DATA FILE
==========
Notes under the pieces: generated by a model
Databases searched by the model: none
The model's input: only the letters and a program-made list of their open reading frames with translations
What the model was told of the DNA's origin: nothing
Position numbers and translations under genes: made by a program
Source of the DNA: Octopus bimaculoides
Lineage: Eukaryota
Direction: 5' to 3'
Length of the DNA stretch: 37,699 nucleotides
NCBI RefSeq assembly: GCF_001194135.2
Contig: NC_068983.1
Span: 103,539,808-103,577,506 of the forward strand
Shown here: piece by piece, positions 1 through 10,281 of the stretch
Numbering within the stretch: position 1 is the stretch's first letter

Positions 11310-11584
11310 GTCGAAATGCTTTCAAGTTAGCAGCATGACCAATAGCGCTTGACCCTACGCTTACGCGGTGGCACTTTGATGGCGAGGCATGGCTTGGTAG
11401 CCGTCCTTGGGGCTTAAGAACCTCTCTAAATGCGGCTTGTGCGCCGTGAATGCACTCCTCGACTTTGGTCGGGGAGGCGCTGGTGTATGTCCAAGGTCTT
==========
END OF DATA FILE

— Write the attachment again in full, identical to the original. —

Notes under the pieces: generated by a model
Databases searched by the model: none
The model's input: only the letters and a program-made list of their open reading frames with translations
What the model was told of the DNA's origin: nothing
Position numbers and translations under genes: made by a program
Source of the DNA: Octopus bimaculoides
Lineage: Eukaryota
Direction: 5' to 3'
Length of the DNA stretch: 37,699 nucleotides
NCBI RefSeq assembly: GCF_001194135.2
Contig: NC_068983.1
Span: 103,539,808-103,577,506 of the forward strand
Shown here: piece by piece, positions 1 through 10,281 of the stretch
Numbering within the stretch: position 1 is the stretch's first letter

Positions 11310-11584
11310 GTCGAAATGCTTTCAAGTTAGCAGCATGACCAATAGCGCTTGACCCTACGCTTACGCGGTGGCACTTTGATGGCGAGGCATGGCTTGGTAG
11401 CCGTCCTTGGGGCTTAAGAACCTCTCTAAATGCGGCTTGTGCGCCGTGAATGCACTCCTCGACTTTGGTCGGGGAGGCGCTGGTGTATGTCCAAGGTCTT